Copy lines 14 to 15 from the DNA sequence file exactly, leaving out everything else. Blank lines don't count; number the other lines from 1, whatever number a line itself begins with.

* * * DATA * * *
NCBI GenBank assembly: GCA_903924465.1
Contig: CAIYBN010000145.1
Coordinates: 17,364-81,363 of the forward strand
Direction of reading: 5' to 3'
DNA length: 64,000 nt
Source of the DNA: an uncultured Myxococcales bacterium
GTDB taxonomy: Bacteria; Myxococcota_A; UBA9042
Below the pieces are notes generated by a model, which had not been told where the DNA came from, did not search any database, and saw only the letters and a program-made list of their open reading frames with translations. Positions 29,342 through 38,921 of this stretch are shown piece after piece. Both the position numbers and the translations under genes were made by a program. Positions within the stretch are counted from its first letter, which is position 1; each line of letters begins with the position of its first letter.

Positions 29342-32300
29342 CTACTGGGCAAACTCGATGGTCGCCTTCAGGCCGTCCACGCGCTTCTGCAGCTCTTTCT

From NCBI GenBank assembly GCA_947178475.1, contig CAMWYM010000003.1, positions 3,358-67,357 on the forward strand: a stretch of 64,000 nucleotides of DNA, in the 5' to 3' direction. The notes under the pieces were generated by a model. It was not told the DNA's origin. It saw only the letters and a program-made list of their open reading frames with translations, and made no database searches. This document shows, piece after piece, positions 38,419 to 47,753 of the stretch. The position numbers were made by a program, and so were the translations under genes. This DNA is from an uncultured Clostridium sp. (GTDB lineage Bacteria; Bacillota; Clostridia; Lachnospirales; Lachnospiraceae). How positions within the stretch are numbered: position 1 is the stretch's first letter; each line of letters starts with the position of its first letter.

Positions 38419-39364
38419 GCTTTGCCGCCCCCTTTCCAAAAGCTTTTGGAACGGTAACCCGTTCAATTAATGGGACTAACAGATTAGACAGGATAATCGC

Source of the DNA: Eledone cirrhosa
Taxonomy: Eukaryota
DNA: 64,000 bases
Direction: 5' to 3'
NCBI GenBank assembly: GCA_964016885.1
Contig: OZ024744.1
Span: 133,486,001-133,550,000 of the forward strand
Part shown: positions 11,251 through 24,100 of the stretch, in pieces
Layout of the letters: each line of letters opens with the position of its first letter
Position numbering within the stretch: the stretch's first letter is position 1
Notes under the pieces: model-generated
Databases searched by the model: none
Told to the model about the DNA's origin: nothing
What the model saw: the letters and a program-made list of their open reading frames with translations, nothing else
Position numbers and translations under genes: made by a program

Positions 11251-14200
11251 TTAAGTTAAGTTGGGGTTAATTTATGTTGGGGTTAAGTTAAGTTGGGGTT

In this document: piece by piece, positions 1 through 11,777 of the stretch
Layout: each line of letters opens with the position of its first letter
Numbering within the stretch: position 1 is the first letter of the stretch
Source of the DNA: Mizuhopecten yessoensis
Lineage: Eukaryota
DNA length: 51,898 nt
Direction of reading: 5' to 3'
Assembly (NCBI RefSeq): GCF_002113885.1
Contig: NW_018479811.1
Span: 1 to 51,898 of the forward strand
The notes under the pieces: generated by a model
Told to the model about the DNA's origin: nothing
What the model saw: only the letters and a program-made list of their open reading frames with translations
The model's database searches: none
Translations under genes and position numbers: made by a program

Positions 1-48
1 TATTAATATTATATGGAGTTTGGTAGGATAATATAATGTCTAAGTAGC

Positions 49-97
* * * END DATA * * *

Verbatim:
Source of the DNA: Eledone cirrhosa
Taxonomy: Eukaryota